This summer, Hallee Meltzer, an environmental science major at the University of Miami and Photo Editor for The Miami Hurricane, studied estuarine responses to El Niño at Tijuana River NERR in Imperial Beach, CA. Hallee’s research, conducted in conjunction with the Southern California Coastal Water Research Project, was part of a region-wide monitoring effort which covered 12 different sites in CA. She analyzed data from stations at Tijuana River NERR and the more residential Upper Newport Back Bay during the 2015-2016 El Niño event, investigating how tides and water levels changed. She then compared the data with models for future climate change scenarios, predicting that the higher sea levels seen during El Niño could become the norm in 15-30 years.
Hallee found elevated sea levels and increased wave events likely led to a sediment build up, which caused Tijuana River NERR to close off from the ocean. Tijuana River NERR was manually reopened this season after a decline in oxygen levels threatened wildlife. Hallee notes that estuaries must be managed on a case-by-case basis, but there are more options to mitigate impacts from these events in a natural system, such as Tijuana River NERR.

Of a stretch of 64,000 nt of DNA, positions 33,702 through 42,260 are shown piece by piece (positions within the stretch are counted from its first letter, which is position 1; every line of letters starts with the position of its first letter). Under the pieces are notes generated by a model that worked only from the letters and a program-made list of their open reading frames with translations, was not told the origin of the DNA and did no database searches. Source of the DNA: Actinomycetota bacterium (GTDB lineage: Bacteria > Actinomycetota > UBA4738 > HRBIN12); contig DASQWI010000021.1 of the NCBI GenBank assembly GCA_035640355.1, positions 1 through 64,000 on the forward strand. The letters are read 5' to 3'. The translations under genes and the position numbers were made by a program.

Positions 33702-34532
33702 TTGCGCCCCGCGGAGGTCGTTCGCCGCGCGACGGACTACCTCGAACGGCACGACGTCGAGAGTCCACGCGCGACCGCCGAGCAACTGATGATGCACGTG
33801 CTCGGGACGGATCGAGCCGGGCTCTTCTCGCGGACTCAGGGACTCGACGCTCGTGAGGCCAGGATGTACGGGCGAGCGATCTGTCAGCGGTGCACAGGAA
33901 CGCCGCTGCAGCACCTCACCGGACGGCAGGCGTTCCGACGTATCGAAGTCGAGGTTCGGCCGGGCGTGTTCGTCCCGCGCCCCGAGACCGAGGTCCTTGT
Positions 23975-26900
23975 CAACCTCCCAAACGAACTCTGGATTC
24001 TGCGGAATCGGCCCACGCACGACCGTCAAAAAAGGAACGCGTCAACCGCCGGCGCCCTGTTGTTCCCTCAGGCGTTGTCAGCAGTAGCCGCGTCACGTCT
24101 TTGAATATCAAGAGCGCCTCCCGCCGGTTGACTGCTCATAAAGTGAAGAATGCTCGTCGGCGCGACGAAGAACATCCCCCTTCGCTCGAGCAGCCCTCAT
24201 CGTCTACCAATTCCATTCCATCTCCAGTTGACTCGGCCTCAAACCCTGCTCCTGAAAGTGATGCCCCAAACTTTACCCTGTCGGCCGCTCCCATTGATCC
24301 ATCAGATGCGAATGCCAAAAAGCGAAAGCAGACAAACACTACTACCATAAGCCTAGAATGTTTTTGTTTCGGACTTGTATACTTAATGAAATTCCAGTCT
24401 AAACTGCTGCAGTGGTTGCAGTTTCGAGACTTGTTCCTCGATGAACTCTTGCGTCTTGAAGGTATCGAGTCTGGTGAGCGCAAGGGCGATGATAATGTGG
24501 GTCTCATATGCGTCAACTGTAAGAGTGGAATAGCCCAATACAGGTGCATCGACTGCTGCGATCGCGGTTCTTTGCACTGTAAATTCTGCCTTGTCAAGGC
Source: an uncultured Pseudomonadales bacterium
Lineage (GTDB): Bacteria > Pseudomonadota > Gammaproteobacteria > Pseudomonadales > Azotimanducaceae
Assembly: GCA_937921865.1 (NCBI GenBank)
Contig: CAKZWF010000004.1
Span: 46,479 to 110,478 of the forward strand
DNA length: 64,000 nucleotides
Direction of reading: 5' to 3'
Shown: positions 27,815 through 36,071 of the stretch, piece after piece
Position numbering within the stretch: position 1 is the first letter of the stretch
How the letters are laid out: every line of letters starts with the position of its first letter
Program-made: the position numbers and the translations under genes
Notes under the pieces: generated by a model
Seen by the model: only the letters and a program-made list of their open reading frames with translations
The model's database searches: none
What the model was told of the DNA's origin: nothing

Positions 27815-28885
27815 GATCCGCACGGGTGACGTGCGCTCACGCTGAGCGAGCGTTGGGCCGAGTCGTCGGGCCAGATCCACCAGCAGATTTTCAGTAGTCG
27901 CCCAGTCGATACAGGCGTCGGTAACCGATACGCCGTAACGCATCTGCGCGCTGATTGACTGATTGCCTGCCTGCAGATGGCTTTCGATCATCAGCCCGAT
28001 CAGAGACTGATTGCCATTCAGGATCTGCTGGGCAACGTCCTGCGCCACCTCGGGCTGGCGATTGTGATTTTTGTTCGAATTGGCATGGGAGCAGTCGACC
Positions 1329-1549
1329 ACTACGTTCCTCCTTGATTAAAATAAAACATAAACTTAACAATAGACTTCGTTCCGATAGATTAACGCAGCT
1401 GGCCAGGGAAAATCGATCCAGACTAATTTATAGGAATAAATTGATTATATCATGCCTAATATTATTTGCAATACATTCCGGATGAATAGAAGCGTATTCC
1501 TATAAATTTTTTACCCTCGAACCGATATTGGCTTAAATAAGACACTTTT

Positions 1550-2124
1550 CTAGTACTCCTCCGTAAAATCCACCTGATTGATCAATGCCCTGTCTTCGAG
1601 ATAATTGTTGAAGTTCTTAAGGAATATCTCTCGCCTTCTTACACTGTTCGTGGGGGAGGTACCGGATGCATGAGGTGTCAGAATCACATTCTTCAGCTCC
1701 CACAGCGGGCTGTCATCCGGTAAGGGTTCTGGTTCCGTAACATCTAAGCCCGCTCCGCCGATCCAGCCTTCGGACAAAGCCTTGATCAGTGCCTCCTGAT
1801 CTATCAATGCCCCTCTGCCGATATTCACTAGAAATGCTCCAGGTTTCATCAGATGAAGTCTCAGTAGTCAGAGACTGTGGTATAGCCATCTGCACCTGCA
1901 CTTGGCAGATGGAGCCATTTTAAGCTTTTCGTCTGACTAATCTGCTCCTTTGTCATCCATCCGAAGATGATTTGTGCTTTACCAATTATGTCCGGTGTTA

During her internship, Hallee learned about data analysis and management. She worked with multiple stakeholders and collaborated with other scientific organizations. Hallee is continuing with her project, and hopes to publish in a peer-reviewed journal, as well as present her work at the ASLO Ocean Sciences Meeting. Hallee plans to apply to graduate school in environmental science, and her long term goals include making scientific research more accessible to the public.